The phrase “gone fishin'” never sounded so ominous. According to a recent report by the Anti-Phishing Working Group, the total number of phishing websites reached an all-time high of 56,859 in February, and that number remained steady for a three-month period.
According to the report, phishing attacks use a mixture of social engineering and technology tricks to steal someone’s online identity. One of the common social engineering tricks phishers use is sending fraudulent emails that look like they’re from legitimate businesses. The emails encourage users to visit fake websites and enter sensitive account information. Other tactics used by cyber criminals include tricking users into downloading spyware that monitors their activity or logs the keys they type.
The report also provides some statistics on infection rates. An average of 35.51 percent of computers worldwide are infected with malware. Certain countries fair better than others, though. China’s malware infection rate tops the rankings with 54.1 percent and Sweden is at the bottom with 17.94 percent.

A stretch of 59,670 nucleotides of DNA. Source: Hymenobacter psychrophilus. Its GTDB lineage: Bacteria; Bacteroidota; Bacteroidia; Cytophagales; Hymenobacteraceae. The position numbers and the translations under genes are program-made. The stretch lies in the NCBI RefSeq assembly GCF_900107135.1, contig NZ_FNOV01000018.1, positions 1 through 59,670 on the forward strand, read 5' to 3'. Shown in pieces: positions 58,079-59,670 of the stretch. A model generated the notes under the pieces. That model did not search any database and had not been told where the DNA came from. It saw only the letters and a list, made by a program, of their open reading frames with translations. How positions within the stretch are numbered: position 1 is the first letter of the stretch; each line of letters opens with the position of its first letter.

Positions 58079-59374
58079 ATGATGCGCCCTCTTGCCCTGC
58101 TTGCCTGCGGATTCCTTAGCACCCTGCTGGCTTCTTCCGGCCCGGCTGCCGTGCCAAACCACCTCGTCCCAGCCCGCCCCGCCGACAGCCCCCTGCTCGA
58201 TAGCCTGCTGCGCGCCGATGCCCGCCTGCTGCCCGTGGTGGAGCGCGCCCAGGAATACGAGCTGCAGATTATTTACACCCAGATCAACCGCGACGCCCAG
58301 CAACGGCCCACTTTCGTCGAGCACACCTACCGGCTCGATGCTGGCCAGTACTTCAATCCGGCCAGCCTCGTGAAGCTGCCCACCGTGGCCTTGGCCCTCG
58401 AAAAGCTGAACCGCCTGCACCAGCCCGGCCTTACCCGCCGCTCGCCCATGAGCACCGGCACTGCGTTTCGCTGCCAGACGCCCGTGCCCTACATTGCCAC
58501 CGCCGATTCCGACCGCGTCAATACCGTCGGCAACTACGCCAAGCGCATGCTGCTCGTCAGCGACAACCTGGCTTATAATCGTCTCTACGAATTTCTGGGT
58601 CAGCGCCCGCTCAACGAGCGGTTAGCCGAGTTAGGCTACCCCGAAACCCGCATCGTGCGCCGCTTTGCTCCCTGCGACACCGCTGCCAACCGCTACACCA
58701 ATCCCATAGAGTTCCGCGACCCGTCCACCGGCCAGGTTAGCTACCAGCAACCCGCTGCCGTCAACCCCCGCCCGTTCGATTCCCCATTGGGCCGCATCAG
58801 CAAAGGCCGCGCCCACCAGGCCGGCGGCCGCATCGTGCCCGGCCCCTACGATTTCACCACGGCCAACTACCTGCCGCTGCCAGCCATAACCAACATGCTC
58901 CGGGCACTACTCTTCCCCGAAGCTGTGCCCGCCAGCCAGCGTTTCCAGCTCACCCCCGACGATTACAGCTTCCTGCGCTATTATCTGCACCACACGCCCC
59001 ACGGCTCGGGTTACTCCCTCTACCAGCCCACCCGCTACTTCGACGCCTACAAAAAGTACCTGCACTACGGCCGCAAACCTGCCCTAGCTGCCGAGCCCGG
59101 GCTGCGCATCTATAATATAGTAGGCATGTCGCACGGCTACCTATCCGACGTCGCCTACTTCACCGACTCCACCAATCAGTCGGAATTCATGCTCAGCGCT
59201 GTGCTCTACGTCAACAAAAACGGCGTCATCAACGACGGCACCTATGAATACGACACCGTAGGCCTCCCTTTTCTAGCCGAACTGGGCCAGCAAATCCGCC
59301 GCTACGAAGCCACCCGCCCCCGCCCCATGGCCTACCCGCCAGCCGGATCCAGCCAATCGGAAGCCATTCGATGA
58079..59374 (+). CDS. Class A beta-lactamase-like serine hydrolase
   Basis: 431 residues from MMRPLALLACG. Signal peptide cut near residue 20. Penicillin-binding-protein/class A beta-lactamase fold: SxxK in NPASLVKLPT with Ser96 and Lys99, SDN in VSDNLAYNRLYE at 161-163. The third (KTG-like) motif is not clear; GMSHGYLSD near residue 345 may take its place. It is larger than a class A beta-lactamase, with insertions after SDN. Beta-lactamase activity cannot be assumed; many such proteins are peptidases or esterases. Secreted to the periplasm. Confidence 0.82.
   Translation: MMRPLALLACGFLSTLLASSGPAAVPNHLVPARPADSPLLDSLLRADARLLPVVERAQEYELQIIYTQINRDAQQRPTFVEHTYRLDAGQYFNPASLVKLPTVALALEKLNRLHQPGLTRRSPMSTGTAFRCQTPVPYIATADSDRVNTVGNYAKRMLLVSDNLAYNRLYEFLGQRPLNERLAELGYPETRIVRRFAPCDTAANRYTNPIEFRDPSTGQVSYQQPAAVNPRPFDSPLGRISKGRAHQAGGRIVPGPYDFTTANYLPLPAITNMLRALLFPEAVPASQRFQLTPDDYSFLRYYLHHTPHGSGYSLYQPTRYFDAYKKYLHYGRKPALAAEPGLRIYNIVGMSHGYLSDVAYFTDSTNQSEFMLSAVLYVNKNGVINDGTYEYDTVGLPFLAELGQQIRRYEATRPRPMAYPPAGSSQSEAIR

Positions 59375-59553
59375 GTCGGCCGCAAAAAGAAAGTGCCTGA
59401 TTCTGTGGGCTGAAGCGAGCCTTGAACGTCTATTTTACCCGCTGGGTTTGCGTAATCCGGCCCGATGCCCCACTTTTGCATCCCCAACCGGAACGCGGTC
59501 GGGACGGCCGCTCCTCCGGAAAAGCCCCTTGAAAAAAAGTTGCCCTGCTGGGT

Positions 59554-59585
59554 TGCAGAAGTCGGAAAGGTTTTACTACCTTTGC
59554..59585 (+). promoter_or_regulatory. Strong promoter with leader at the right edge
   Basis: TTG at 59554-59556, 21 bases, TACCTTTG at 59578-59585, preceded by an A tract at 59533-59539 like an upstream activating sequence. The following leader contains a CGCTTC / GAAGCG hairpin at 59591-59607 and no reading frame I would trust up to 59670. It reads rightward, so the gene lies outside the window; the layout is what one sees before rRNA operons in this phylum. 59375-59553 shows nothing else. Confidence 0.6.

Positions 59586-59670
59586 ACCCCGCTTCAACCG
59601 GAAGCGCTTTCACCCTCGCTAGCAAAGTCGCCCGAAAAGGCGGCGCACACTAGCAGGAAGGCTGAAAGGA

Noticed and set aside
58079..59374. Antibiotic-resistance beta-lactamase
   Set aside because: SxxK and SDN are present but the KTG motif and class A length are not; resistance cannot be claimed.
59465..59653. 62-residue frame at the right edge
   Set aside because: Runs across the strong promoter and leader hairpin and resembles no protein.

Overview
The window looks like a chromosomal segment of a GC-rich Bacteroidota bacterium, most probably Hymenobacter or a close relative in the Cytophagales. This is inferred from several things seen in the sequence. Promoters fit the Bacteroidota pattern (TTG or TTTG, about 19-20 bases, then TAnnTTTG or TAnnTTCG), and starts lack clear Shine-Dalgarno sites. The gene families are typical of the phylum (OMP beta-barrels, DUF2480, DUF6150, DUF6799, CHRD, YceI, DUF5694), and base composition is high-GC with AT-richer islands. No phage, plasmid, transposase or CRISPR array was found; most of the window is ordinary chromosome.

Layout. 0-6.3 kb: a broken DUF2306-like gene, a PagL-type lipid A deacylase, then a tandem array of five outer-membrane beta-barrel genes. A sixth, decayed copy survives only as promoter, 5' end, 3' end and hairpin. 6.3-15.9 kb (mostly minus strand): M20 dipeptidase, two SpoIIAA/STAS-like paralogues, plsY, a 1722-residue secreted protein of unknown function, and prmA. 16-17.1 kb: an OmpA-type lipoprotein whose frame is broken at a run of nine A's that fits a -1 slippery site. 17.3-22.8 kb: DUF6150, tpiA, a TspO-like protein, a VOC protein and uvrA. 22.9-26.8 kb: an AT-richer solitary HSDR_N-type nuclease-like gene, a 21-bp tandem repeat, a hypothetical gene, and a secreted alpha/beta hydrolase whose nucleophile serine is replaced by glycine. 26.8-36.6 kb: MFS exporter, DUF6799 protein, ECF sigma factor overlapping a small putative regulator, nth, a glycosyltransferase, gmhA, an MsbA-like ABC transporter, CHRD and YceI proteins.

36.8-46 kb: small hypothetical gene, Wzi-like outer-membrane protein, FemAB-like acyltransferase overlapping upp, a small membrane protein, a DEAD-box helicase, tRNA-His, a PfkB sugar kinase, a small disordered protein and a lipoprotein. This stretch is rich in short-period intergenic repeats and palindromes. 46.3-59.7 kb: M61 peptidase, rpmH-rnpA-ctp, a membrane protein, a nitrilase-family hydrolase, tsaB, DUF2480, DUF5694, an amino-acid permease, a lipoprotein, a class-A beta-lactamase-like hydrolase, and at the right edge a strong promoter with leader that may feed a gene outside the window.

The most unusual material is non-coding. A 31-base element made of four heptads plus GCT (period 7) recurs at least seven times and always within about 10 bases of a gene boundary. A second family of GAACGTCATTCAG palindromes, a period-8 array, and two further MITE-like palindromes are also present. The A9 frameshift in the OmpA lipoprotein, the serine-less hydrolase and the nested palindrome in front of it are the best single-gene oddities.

Going phishing on Facebook
Besides email attacks, social media websites like Facebook, LinkedIn and Twitter are becoming increasingly popular targets for phishers. As a V3.co.uk article pointed out, social media attacks are becoming a little trickier, too. The article highlighted a series of fake email notifications that appeared to be from Facebook. The emails claimed users had been tagged in photos, but the links in the email lead to a malware-hosting website. Luckily, the scam is easy to spot, due to the links containing the word “Faceboook” instead of “Facebook.”
Have you been targeted by a phishing attack? How did you spot it as a fake?